Actually, lets simply say what everyone's thinking. Everyone who thought Crash was better than Brokeback Mountain is homophobic, and everyone who thought Brokeback Mountain was better than Crash is racist. And we can all pat ourselves on the back for our tolerance in loving our "challenging" movie, secure in our knowledge that anyone who disagrees with us is a Nazi. There. Everyone happy?
Nah. I didn't think so.
But this rather long, somewhat mocking into leads me into talking about the Canada's Genie awards. You see, as much as I think the controversy over the Oscars was overwrought and a tad silly, what's nice is that people even got worked up about it. And that's something you just don't usually see with the Genie Awards -- an award ceremony where most of the English-speaking public has never even heard of the nominees, let alone seen them. Let alone care.
Don't misunderstand. Every year there's usually at least one movie that everyone's happy with. This year C.R.A.Z.Y. took more than half the awards, and critics generally seemed to feel it deserved it. But surely an awards show should be something else.
Like, I dunno, a competition!
Usually, going into a Genie awards, there is a clear front runner in every category, and the other nominees are just there to fill out the ballot. Or, barring that, there's an assumed winner-by-default who gets the nod simply because it was a slightly more high profile movie than the other, largely unknown films. For instance, this year, Atom Egoyan's Where the Truth Lies won for best adapted script -- a movie that, as near as I can tell, was a commercial failure and received mixed, fairly lukewarm reviews. Lukewarm reviews...and it still walked away an award winner!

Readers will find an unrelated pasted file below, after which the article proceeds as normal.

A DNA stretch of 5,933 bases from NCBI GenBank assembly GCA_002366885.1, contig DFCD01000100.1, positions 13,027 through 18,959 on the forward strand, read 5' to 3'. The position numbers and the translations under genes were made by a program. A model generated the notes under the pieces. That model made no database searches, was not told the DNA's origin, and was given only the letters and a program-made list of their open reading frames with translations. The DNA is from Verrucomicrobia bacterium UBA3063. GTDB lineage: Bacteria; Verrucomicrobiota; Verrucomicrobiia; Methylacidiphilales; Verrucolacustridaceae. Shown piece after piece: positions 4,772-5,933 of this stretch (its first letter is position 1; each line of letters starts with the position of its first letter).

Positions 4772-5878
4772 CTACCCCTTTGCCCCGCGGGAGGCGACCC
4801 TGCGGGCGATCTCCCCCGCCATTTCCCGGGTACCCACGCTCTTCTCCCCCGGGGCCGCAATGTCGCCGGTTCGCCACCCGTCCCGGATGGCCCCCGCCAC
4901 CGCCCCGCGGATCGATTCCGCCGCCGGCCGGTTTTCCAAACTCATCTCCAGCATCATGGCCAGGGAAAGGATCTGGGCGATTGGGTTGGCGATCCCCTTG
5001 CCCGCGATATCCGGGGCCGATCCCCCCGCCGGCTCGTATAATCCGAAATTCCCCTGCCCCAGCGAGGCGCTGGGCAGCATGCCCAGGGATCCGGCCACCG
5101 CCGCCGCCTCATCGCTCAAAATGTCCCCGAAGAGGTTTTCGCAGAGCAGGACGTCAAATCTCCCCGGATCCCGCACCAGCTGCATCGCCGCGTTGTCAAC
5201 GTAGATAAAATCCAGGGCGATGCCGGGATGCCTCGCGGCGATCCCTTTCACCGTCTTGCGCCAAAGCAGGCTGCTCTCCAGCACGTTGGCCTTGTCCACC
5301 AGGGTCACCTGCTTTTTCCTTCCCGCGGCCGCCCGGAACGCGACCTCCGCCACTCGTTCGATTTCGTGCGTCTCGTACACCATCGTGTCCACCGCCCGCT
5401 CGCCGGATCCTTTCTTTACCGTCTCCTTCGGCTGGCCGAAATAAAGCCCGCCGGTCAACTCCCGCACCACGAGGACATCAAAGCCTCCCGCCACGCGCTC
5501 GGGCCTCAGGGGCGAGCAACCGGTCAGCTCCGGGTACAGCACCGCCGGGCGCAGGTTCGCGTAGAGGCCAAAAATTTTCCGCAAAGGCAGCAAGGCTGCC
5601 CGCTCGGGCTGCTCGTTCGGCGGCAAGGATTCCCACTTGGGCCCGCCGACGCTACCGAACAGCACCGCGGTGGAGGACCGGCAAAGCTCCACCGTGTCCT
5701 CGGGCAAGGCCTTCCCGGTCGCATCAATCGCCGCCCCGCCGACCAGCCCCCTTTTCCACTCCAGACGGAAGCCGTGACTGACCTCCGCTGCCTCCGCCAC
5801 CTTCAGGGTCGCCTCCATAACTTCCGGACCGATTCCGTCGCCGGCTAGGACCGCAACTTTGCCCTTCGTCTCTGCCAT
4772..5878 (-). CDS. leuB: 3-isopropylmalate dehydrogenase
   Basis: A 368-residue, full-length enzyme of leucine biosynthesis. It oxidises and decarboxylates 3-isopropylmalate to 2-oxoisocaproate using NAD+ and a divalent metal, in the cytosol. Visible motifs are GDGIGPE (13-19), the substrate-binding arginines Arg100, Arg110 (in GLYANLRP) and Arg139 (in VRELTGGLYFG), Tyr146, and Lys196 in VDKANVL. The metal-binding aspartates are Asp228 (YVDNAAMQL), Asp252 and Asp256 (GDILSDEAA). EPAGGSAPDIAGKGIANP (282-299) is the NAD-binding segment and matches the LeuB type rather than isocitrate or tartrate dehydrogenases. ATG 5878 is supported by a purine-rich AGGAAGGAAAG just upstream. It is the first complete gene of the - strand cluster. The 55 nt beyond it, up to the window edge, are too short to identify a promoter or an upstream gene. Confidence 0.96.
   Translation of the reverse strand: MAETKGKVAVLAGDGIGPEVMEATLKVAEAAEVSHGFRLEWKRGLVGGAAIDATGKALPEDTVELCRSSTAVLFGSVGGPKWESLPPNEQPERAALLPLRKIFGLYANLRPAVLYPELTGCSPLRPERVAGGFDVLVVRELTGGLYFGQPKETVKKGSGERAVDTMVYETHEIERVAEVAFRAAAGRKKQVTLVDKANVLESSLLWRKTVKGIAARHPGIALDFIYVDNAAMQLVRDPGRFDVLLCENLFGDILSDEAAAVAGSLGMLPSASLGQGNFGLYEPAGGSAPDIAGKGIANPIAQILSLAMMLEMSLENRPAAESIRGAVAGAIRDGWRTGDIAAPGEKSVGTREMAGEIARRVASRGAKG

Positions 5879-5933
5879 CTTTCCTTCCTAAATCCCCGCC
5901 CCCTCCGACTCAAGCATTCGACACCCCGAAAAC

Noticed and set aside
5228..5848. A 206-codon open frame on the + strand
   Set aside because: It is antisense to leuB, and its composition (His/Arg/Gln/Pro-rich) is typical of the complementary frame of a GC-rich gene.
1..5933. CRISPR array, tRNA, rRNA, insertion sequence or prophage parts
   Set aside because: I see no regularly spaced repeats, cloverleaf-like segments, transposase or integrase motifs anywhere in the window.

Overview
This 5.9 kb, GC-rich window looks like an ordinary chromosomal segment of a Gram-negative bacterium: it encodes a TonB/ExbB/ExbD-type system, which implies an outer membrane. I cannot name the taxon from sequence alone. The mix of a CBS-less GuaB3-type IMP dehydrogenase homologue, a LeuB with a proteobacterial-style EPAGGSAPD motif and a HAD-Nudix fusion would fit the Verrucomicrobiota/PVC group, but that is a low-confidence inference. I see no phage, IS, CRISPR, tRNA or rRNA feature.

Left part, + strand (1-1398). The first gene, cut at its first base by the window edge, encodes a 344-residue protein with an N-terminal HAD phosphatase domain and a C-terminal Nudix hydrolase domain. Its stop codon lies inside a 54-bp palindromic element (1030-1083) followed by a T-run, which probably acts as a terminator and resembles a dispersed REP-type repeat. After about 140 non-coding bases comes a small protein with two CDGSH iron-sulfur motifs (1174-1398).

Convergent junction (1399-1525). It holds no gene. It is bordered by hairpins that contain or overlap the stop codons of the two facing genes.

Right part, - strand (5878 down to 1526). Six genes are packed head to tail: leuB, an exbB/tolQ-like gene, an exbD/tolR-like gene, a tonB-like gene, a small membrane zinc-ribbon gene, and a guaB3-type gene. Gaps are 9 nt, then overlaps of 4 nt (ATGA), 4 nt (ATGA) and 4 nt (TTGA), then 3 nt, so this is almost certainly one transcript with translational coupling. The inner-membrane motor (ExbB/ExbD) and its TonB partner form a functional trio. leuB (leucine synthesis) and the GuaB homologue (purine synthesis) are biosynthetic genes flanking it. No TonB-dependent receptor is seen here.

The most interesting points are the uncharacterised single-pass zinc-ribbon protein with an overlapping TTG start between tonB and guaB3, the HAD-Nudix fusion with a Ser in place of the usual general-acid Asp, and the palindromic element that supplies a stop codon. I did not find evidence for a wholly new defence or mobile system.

I've remarked before that people sometimes seem to get nominated at Canadian awards shows just for showing up on time. But shouldn't a list of nominees be names that excite you? That get you interested? That have you wrestling, even with yourself? "Oh, I sure hope so-and-so wins...then again, whosis was really good, too. Okay, so-and-so or whosis -- those are my choices. Although, whatsisface practically broke my heart with that scene in..."
You see my point?
Maybe I'm being unfair -- well, I know I am. But there's just a feeling with the Genie Awards (and their TV cousins, the Geminis), that it's an award show in search of something to celebrate. When one movie can sweep most of the awards, clearly the inference is the competition is a bit thin. When critics can rarely be bothered to write op-ed pieces, analyzing the nominees and who should/shouldn't/would win; when fans can't be bothered to get incensed, or write angry blogs about how so-and-so was snubbed, or how whosis only won because of politics, what seems to be missing is an awards show that is truly celebrating the best and the brightest...because the best and the brightest should inflame passions, among critics and viewers.
But, then, what do I know? Most years, whether were talking Genies or Oscars, the people I'd vote for often don't even get nominated.
That's all for now,
The Masked Movie Critic
May 6, 2006